• It is best not to drink alcohol. People who choose to drink alcohol should:
    • have no more than 1 drink per day (women) or 2 drinks per day (men).

Exercise

  • Exercise regularly.
    • Adults should get at least 150 minutes of moderate-intensity activity (equal to a brisk walk) or 75 minutes of vigorous activity (heart rate is increased, breathing is faster and you are sweating) each week, preferably spread throughout the week.
    • Physical activity has been shown to lower the risk of several types of cancer, including breast, endometrial, and colon. It also reduces the risk of other serious diseases such as diabetes and heart disease.

Weight

  • Achieve and keep a healthy weight.
    • Being overweight or obese is a risk factor for many cancers, including breast, colon, endometrial and pancreatic. You can control your weight through regular exercise and healthy eating.

Other experts, including the following, also provide guidelines for exercise, nutrition and health:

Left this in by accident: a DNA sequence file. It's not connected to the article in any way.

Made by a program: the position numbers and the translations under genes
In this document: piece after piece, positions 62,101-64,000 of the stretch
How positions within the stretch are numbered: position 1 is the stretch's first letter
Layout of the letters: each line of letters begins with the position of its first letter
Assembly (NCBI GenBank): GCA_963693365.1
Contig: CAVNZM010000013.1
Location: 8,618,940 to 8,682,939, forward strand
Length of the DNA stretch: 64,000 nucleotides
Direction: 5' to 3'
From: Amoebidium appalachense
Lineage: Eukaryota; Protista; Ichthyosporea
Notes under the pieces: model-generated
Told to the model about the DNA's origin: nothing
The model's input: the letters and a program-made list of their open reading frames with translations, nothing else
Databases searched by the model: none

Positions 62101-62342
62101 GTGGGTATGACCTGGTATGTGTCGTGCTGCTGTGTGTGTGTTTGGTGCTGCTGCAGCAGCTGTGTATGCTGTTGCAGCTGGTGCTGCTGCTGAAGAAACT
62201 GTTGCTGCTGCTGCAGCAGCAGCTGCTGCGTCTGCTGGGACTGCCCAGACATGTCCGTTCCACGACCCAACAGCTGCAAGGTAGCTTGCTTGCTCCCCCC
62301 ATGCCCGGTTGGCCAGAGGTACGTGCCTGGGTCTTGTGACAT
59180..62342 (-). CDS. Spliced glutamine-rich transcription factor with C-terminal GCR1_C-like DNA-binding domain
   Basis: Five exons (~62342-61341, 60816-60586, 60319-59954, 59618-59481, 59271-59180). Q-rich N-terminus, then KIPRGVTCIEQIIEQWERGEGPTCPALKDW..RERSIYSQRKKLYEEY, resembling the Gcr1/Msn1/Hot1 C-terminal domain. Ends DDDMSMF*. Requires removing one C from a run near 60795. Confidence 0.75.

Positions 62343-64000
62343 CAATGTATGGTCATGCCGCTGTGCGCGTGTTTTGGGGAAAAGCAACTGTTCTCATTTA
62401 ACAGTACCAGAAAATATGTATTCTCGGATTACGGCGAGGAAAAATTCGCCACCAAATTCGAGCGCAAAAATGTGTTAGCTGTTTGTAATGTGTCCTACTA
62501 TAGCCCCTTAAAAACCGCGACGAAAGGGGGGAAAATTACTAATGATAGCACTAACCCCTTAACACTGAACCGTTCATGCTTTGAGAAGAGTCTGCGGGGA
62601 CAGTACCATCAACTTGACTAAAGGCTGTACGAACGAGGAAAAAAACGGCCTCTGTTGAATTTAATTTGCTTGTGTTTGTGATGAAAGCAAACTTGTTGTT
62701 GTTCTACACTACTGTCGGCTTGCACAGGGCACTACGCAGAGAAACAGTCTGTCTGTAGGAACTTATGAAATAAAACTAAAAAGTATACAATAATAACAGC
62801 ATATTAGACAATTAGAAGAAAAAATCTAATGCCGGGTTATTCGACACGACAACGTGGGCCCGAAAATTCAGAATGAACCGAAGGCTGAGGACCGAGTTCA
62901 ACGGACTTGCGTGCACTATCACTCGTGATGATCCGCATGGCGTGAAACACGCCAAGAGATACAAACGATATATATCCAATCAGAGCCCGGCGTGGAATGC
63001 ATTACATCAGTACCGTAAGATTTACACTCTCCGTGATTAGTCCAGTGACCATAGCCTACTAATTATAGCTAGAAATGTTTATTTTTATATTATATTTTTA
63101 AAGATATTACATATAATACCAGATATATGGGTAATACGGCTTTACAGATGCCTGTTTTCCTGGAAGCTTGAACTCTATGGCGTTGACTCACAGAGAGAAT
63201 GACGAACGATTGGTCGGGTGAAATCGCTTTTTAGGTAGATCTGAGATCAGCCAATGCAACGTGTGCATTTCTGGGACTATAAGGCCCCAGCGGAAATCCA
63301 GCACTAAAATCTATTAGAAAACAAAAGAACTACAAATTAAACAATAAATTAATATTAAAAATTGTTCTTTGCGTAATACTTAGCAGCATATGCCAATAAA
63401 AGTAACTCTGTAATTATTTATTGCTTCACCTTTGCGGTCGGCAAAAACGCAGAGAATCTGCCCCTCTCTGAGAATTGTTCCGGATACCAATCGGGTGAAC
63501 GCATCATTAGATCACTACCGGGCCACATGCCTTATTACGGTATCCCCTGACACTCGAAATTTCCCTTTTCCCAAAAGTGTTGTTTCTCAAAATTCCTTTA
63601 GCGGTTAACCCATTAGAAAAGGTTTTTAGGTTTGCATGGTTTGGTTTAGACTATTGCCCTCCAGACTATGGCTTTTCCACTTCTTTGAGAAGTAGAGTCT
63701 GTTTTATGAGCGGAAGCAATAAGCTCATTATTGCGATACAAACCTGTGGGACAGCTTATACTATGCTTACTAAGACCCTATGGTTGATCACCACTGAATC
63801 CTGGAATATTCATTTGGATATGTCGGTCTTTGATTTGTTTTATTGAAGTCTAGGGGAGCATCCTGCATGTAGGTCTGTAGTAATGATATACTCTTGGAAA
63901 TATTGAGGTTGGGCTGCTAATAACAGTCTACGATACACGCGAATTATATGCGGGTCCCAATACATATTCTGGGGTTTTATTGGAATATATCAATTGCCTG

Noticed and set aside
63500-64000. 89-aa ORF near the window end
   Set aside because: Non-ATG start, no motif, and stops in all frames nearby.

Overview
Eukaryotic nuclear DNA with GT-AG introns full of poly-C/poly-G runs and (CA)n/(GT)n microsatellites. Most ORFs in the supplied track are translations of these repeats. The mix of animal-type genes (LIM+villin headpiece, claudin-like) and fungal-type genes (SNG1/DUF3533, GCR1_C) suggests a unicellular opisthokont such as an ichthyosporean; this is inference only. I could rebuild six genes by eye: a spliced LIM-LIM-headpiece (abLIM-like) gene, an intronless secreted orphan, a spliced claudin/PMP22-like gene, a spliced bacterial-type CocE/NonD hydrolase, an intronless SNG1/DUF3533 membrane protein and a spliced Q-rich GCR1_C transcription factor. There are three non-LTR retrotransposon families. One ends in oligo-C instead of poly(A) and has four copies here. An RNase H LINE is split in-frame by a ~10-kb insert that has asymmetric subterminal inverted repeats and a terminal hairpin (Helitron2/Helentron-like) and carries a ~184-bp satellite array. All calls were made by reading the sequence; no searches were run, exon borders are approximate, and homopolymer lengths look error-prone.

Updated: 07/19/2022

Questions To Ask Your Doctor
Questions To Ask Your Doctor

  • How does alcohol consumption affect my breast cancer risk?
  • I drink more than 1 alcoholic drink per day. Should I cut back?
  • What are other lifestyle changes I can make to lower my breast cancer risk?

Open Clinical Trials
Open Clinical Trials

The following are studies focused on nutrition and cancer prevention. 

Multiple cancers

Breast cancer

Colorectal cancer

Visit our Featured Research Page and Research Search and Enroll Tool to find additional studies enrolling people with, or at high risk for cancer.

Updated: 12/05/2021

Find Experts
Find Experts

Nutritionists and dieticians are experts in food and diet with a focus on helping people maintain or improve their health. Dieticians are experts who have received additional training and certification. You can find a registered dietician in your area through Eatright.org, the website for the Academy of Nutrition and Dietetics. You can search for nutritionists by specialty, including "cancer," "weight management" and "heart health."

Updated: 12/26/2022

Who covered this study?

Clare County Review

New study links light alcohol consumption to increased risk of breast cancer This article rates 3.5 out of 5 stars

Medical News Today

Breast cancer risk rises even with light alcohol use This article rates 3.5 out of 5 stars

The Drinks Business

New study links 'light drinking' to increased risk of breast cancer This article rates 3.0 out of 5 stars

How we rated the media